|Titel:||European legal methodology|
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|EU law is an autonomous legal system. It requires its own methodology. The contributions to this volume provide elements of a genuinely European legal method. They discuss the foundations of European legal methodology in Roman law and in the development of national legal methods in the 19th century as well as the economic and comparative background. Core issues of legal methods such as the sources of law, the interpretation of EU primary law and secondary legislation, the concretisation of general clauses, and judicial development of the law are also analysed. |
The temporal effects of EU directives on the one hand and of judgments of the Court of Justice of the European Union on the other raise specific issues of EU law. Contributions are also devoted to issues of a multi-level legal system. Beyond general aspects, directives, in particular, raise special questions: what is their impact on the interpretation of national law; and what are the methodological consequences of a transposition of directives beyond their original scope (‘gold-plating’)?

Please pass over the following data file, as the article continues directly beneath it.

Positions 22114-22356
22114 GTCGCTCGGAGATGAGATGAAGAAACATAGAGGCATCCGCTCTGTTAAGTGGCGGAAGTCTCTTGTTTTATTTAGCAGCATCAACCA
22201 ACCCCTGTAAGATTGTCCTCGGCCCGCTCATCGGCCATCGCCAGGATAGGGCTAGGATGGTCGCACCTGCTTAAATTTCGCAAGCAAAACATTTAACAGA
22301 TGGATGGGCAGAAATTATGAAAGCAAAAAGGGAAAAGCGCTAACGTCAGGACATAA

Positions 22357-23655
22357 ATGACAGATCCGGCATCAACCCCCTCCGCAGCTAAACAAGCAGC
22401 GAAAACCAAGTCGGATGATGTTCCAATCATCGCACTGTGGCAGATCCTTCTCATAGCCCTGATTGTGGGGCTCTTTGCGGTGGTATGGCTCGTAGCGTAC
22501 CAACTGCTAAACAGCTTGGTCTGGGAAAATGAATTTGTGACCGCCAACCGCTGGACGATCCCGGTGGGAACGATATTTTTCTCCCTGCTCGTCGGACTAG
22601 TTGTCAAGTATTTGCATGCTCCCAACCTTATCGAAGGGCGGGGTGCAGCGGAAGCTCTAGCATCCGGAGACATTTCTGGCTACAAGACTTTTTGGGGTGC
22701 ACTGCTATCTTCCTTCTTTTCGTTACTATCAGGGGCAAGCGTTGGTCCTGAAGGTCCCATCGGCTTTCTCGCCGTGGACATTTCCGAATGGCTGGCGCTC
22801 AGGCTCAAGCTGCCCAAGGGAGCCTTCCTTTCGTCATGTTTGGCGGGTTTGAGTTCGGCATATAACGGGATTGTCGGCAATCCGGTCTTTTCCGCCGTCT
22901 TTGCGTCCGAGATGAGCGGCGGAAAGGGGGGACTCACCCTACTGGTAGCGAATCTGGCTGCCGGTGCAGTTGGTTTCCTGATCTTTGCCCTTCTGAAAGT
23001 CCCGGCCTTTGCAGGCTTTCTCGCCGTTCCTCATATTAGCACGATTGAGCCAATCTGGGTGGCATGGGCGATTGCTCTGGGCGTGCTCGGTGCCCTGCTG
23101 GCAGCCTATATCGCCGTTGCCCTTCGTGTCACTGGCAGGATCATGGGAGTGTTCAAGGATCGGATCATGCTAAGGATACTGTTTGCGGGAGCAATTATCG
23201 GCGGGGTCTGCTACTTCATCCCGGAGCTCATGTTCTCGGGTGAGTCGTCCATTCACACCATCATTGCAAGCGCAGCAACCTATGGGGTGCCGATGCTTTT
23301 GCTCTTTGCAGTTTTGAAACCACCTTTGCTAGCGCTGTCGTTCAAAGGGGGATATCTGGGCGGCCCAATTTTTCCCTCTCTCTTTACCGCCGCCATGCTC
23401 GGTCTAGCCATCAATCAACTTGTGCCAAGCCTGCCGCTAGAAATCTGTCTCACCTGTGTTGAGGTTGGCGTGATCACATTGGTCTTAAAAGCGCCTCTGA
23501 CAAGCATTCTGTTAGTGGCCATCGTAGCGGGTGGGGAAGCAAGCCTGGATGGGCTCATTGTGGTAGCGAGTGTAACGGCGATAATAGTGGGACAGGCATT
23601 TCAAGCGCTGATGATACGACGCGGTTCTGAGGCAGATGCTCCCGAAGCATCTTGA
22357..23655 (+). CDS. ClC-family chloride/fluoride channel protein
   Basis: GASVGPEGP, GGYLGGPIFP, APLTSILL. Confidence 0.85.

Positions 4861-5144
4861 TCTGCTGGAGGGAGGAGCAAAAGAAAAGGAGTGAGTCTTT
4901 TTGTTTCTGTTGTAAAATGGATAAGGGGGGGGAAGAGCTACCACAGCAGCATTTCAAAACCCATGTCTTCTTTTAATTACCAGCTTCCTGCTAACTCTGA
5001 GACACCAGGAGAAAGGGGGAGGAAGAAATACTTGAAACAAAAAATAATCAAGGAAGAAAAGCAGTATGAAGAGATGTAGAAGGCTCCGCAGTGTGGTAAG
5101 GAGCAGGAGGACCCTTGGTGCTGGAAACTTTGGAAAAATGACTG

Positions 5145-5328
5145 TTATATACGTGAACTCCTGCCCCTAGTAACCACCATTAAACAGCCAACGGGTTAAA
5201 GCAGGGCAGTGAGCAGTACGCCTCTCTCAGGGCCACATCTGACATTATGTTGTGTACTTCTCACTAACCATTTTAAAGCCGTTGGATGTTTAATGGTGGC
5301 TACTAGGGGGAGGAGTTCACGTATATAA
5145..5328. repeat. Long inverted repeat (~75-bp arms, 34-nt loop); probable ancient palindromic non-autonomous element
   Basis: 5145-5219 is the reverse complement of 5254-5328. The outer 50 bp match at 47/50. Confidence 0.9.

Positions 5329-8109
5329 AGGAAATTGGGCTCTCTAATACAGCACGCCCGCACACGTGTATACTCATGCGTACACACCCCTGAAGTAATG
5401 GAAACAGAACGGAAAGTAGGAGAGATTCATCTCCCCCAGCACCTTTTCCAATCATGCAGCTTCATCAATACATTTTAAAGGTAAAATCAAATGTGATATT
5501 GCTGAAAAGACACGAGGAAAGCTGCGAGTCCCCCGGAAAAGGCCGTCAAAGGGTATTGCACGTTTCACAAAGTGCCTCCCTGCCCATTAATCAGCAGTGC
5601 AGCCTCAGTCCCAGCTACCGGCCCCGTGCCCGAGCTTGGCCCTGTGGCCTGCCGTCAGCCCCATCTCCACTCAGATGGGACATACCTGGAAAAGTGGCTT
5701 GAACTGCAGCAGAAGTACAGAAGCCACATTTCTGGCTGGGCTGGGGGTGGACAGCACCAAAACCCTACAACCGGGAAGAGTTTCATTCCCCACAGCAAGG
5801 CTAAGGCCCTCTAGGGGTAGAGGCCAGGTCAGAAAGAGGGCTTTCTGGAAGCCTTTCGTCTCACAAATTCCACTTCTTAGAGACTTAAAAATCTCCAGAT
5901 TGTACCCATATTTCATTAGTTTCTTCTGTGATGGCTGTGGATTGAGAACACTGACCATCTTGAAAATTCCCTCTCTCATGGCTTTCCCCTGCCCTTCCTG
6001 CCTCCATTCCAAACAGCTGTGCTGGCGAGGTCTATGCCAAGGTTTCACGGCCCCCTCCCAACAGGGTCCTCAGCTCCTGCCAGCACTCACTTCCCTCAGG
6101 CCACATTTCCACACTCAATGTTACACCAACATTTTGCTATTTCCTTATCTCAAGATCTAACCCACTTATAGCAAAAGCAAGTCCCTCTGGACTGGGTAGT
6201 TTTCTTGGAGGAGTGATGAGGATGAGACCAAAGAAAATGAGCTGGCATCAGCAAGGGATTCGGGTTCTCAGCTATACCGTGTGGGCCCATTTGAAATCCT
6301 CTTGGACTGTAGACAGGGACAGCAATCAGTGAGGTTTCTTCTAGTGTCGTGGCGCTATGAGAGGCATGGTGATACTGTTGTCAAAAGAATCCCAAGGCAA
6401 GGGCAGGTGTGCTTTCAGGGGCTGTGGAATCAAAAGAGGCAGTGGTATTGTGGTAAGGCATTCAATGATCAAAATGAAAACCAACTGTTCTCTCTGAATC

Further contributions inquire into methodological issues in contract law, employment law, company law, capital market law and competition law. They illustrate the general aspects of European legal methods with a view to specific applications and also reveal specific issues of methods which occur in these areas.
Finally, legal methods from national perspectives of different Member States, namely France, Germany, Italy, Poland, Spain and the United Kingdom, are examined. The authors reveal national traditions of legal methods and national preconceptions and illustrate the application of EU legal methods in different national contexts.
Part 1. Foundations
Chapter 1. Foundations
Part 2. General Section
Chapter 1. Sources of Law
Chapter 2. EU Primary Law
Chapter 3. EU Secondary Law
Chapter 4. Effects of the National Law of the Member States
Part 3. Special Section
Chapter 1. Methodological Issues in Selected Branches
Chapter 2. Methodological Issues in Case Law
Chapter 3. National Perspectives